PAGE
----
ICE Vortex Review. I've ridden a Windcheetah recumbent trike for some years. Unfortunately they no longer make spare parts for it so I was looking for a replacement. I love riding it so knew it would be a hard act to follow. I looked at all the manufacturers I could find. I narrowed it down to the ICE Vortex. I didn't want to buy one without having ridden it first. I went and spent the day at their factory in Cornwall. They could not have been more helpful. I packed all my gear before I drove down but discovered I'd left my shoes behind. They asked around all of their staff and found someone with the same size feet as me who lent me their shoes for the day. I tried the Vortex 700C, 20 inch, and 20 inch full suspension. I ended up choosing the 20 inch full suspension. I had expected to prefer the 700C but the 20 inch was noticeably sharper and tighter when cornering at speed. I had expected the suspension to feel heavy and to slightly deaden road response but it didn't. The feel is very light with only a slight weight penalty. I have now done about 300 miles on it so can give a more informed opinion of what it's like to own and ride one. It is a machine of great aesthetic beauty. In black with red detailing it looks superb. But it's not just a piece of bike porn. Ride. The ride is very comfortable. After four hours in the saddle no feelings of numbness or tingling. The mesh seat pad looks hard but actually has just the right amount of give. I haven't ridden it in the hot weather yet but I can't imagine sweating being a problem. The shape is great around your hips and lower back. If you want to brace yourself and really power on the pedals you can. There are small wings that come out of the seat just above your hips. They hold you snugly in place and are fully adjustable. Gives you great confidence in really leaning into the corners. Also included with it is a sheet of self adhesive foam padding that you can cut to suit your individual shape. Drivetrain. You can choose the spec from the different options on their website or they will help you choose your own tailor-made set up. I went for XTR front and rear mechs with a 9-32 cassette. On the front I chose a Truvativ Firex 48-36-26. Where I live there are a lot of hills so I wanted low gearing. Having said that at the top end I've only spun out at over 30 mph. Suspension. I wasn't sure how the suspension would behave if I took it to the limit. I regularly ride from Camberwell to London Bridge. This has to be worst bit of tarmac I know of anywhere. It's like somebody took big bites out of it and spat lumps out back on the road. I found that I could just cycle straight through it and ignore the holes. It took them all in its stride. One of my favourite runs is a long sweeping downhill into Dulwich. Some years ago they put speed bumps in which used to slow me down. I rode straight at them on the vortex at over 30 mph. Leaving the ground after each bump with the suspension just taking it all was exhilarating. Both front and rear are elastomer. Depending on how much you weigh and how soft or hard you want the ride to be you can fit different elastomers. Steering. The steering took a bit of getting used to after having ridden the Windcheetah with joystick steering for years. After a few miles I settled in and found to be very light and responsive and totally accurate. You can easily steer with one hand even at speed. This leaves the other hand free for having a drink, eating a sandwich, or waving at bemused bystanders who have never seen anything like you before. The handlebars are also both individually adjustable for width and rake. Brakes. The brakes are Tektro Auriga Pro. This is the first time I've had hydraulic brakes and although it said on the assembly instructions that they were easy to fit I didn't find it that easy. Theoretically you just squeeze the lever hard to centre them. I had to fiddle with them a bit to get them not to rub. Having got them set up they are excellent. Modulation is good and they have awesome stopping power. Braking hard doesn't affect the steering at all and there is no noticeable nose dive. Accessories. All of the accessories are well thought out and designed. The front mudguards easily removed with one allen key so you can easily take them on and off according to the weather. Small details like the central computer mount and front light bracket are well thought out with good attention to detail. I also got the chainring guard. Easy to fit and saves the rings from accidentally getting knocked or the inside of the car getting accidentally ripped by the rings. Folding. Folding it is very simple. A couple of screws under the front of the seat and one quick release at the back takes it off. Then all you have to do is undo the two quick releases and swing the handlebars flat. Undo the the quick release for the main hinge and slide it sideways. It is spring-loaded so in its normal position works as a safety lever stopping the frame accidentally folding up on itself in motion if the quick release becomes accidentally undone. The rear wheel folds between the front two. I hadn't ridden a folder before and expected there to be some flexing but there isn't. It feels rock solid. The only things I have changed are the tyres. It came fitted with Schwalbe Kojaks all round. After 300 miles the right front was worn down to the cloth and the left wasn't far behind. The rear is wearing fine. I've previously used 20 inch Schwalbe Duranos. They were brought out as a replacement for the old Stelvios which were super fast. The Durano is still fast but it is also virtually indestructible. The profile is narrower than the Kojak and has a higher psi; 115 compared to 95. With the full suspension I run them as hard as rocks with no jarring. This reduces rolling resistance and adds speed. The tyres are now faster than I am so I need to get fitter and catch up. I'm delighted that I bought it. I have a problem with my right arm which is unlikely to get any better so I will be riding a trike until I’m old and wrinkled. I'm very happy to ride this particular one.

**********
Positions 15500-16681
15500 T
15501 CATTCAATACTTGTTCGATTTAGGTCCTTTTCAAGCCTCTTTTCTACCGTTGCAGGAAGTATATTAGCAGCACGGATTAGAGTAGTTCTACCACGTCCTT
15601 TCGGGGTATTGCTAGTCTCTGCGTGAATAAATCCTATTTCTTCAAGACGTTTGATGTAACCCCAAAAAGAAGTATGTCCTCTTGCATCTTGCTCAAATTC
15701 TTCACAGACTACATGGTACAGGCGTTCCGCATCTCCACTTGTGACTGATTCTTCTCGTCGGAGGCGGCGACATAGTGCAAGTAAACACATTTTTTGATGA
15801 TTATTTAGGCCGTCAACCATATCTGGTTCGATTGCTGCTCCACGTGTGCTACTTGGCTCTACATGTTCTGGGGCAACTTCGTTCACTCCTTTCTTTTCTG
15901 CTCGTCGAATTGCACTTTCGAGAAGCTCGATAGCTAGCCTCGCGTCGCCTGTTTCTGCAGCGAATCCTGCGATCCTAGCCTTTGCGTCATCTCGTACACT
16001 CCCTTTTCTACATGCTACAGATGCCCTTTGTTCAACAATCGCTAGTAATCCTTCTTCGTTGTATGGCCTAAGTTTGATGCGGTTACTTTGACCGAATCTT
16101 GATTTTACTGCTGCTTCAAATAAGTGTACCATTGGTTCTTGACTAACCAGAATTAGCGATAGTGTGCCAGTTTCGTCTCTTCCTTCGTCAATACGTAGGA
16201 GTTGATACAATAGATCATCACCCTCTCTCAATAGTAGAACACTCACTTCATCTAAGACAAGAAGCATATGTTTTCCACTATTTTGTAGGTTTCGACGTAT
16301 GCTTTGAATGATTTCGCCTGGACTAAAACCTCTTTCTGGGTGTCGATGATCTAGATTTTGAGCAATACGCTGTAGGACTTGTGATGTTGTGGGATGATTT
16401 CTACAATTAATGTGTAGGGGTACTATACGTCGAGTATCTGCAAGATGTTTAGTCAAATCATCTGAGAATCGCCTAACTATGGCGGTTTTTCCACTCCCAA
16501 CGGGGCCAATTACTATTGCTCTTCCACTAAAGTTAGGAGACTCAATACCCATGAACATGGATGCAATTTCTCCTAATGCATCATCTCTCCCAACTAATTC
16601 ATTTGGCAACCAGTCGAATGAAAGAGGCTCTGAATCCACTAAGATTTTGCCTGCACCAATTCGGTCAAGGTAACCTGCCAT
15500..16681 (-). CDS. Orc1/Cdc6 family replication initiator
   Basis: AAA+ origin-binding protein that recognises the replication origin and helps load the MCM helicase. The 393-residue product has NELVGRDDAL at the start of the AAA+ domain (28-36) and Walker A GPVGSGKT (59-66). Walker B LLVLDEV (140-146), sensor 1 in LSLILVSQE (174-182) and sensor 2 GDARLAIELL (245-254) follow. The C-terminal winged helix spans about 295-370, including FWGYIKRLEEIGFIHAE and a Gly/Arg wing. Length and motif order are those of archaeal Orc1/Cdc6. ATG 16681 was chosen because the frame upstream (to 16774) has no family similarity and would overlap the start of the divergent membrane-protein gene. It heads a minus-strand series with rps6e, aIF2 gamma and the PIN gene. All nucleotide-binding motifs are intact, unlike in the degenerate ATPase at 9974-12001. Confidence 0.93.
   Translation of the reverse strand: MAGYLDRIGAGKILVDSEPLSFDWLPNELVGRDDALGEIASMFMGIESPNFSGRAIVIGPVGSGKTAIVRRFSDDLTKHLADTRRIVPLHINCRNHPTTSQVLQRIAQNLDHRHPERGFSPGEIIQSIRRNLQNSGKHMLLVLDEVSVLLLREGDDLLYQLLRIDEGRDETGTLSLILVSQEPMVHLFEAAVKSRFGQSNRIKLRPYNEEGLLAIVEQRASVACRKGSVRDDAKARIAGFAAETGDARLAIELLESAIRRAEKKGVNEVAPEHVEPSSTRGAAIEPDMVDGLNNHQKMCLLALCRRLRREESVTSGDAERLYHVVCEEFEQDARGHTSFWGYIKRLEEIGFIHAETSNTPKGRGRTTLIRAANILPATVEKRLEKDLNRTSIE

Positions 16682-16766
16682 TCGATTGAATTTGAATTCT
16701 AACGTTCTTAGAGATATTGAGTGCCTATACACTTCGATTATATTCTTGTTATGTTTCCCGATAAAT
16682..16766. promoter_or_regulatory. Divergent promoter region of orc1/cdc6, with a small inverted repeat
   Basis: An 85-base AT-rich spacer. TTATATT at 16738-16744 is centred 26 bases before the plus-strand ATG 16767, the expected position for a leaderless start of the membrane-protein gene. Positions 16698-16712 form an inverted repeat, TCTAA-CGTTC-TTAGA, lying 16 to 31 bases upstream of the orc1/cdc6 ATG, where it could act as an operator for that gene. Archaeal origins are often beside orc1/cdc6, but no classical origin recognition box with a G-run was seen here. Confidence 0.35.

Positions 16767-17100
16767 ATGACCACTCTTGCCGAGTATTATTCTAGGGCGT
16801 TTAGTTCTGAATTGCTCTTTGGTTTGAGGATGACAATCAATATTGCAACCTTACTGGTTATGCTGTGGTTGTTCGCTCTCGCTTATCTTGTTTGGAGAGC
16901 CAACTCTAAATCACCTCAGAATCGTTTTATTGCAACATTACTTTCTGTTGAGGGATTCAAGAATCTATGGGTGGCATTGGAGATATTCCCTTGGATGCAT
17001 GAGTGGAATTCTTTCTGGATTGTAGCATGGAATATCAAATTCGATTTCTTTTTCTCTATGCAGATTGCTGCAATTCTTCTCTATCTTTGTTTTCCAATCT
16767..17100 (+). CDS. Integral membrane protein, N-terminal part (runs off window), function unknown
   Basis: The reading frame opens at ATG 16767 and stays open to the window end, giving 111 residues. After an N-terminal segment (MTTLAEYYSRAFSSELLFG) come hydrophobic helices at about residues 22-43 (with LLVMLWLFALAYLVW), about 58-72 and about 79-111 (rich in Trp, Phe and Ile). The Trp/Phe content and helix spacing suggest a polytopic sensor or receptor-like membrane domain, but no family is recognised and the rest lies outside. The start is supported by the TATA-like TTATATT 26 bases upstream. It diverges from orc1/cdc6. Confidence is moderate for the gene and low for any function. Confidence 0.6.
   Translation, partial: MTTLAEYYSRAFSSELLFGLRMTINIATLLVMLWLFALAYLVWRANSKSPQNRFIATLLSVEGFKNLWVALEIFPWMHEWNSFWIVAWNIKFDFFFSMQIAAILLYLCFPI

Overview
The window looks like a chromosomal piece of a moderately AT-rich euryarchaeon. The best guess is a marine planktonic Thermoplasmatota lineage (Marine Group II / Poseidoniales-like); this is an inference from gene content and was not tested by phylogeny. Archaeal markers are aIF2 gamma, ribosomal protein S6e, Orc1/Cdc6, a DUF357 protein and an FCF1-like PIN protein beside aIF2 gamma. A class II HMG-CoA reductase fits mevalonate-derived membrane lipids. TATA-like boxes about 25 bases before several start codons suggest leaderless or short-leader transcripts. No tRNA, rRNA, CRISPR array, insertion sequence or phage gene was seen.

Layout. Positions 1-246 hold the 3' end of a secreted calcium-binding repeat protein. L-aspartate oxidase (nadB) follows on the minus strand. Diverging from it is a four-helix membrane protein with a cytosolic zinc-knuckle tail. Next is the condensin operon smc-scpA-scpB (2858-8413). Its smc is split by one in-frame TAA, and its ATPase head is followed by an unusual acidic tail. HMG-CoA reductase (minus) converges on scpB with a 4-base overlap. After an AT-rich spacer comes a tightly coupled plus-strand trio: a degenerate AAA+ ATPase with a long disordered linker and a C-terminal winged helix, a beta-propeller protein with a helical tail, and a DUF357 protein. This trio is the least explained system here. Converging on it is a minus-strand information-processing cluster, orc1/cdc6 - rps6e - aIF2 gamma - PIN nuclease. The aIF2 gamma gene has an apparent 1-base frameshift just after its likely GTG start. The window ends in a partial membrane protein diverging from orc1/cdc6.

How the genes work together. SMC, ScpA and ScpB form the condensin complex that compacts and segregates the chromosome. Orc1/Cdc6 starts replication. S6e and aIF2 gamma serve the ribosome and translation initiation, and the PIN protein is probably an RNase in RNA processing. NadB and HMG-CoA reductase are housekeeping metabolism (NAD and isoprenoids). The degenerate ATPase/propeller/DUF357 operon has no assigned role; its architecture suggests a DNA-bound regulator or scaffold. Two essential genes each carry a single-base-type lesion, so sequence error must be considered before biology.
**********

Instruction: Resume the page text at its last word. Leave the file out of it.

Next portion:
Vortex FS